| Petrochemical Expansion To Fuel LPG Import Rise |
|China - LPG Production, Consumption & Net Imports ('000b/d)|
While this should provide room for US LPG exports to China to grow, this will also pose competition to Middle Eastern countries who have traditionally been suppliers of LPG to China. Although sanctions on Iran has seen the country's market share of the Chinese propane export market shrink from 32% in 2009 to merely 2% in 2013, other Middle Eastern countries have not been able to fully capture the remaining 30%.
| Middle East: Seizing Little Advantage Of Iranian Fall |
|Changes In Country Share Of Chinese Propane Export Market, 2009 and 2013|
Other long-term supply deals established between Chinese firms and US sellers will narrow the opportunities available in the Chinese market to the Middle East further. We note the biggest loser could be Iran, which is looking to recapture its previous market share in the global oil industry if and when sanctions against it are fully lifted. While political rapprochement between Iran and the West are making progress, it has thus far only helped to prevent an escalation of sanctions rather than to remove them. Therefore, the more supply agreements sealed between China and US companies in the short-term, the smaller the remaining share of the long-term Chinese propane export market left for Iran when it fully returns to the global market - a development our Country Risk team does not foresee until late 2014 at the earliest.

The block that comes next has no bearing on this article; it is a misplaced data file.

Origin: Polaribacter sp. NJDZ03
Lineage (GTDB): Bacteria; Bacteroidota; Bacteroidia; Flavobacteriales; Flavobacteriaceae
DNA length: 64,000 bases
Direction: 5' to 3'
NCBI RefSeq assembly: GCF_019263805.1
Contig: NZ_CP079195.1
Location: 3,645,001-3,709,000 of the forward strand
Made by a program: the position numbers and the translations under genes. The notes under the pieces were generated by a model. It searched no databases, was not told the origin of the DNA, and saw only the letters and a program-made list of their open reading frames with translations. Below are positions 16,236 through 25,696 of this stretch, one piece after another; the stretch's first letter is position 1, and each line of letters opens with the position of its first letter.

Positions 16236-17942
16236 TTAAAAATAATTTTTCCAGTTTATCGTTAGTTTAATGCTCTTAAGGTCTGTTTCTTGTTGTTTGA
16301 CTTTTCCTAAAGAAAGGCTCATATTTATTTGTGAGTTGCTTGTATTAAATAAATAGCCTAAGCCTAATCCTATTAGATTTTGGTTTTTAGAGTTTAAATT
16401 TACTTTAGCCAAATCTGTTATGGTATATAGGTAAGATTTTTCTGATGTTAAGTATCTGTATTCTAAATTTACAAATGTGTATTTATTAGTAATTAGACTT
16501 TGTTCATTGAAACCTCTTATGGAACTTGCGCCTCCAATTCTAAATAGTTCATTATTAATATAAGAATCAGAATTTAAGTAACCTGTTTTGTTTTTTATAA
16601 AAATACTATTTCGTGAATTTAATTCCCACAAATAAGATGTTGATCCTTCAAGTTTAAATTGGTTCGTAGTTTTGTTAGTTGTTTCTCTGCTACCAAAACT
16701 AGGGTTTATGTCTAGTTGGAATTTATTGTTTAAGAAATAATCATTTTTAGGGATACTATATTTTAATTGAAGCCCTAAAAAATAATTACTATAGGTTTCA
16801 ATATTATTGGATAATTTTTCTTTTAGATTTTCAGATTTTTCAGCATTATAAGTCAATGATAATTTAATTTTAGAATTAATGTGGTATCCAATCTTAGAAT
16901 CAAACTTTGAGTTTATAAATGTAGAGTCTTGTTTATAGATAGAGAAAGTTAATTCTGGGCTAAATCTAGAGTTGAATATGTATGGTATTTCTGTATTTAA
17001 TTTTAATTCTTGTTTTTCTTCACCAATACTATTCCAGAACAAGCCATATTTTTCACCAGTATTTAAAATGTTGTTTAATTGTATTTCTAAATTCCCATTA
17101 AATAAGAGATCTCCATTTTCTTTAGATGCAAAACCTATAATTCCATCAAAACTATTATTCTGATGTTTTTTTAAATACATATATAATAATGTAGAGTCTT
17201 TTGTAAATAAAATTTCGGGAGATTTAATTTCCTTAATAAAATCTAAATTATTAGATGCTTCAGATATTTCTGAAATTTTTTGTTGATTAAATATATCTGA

Picky Americans Provide Middle Eastern Upside
Nonetheless, we highlight that Middle Eastern suppliers will not be completely squeezed out of the Chinese market and have moderate expectations for the extent of an increase in the US' share of the Chinese LPG market. According to sources quoted by Platts, the perceived lack of credit-worthiness of smaller Chinese LPG buyers - many of whom are smaller players in China's petrochemical sector - restrict their ability to obtain long-term supply contracts. Until the terms of supply agreements are loosened, the need to procure US LPG supplies through larger trading firms such as Unipec could narrow the price differential of US and Middle Eastern LPG supplies for these firms.
Also, prices may not always remain in the US' favour, particularly if the following takes place:
Fall in crude oil prices: Given that much of the Middle East's LPG supplies are associated output from crude oil production, a fall in crude oil prices will put downward pressure on prices. Although we have already priced-in this expectation in our current oil price forecast, a steeper-than-expected fall will also see a corresponding fall in LPG prices.
| Steeper Fall Could Boost Middle East LPG Position |
|OPEC Oil Basket Price Forecast (US$/bbl)|
Increase in LPG supplies: Like the US, some of the Middle Eastern countries could see a rise in LPG production. Kuwait, in particular, is expected to add a fifth gas processing train to the country's Mina Al-Ahmadi gas plant by 2017. According to our forecasts, this could boost its exports by about 17.3% in 2017 from 2013 levels. At present, our projections for Saudi Arabia to cut back on its crude oil output in the next five years will hit associated LPG production, thereby limiting the total increase in exports from the region. Nonetheless, a decision by Saudi against reducing crude oil output is an upside risk that could boost Middle Eastern LPG production, and thus downward pressure on the region's LPG prices.
| Production Upside Could Increase Price Competitiveness |
|Middle East - LPG Net Exports Of Selected Countries ('000b/d)|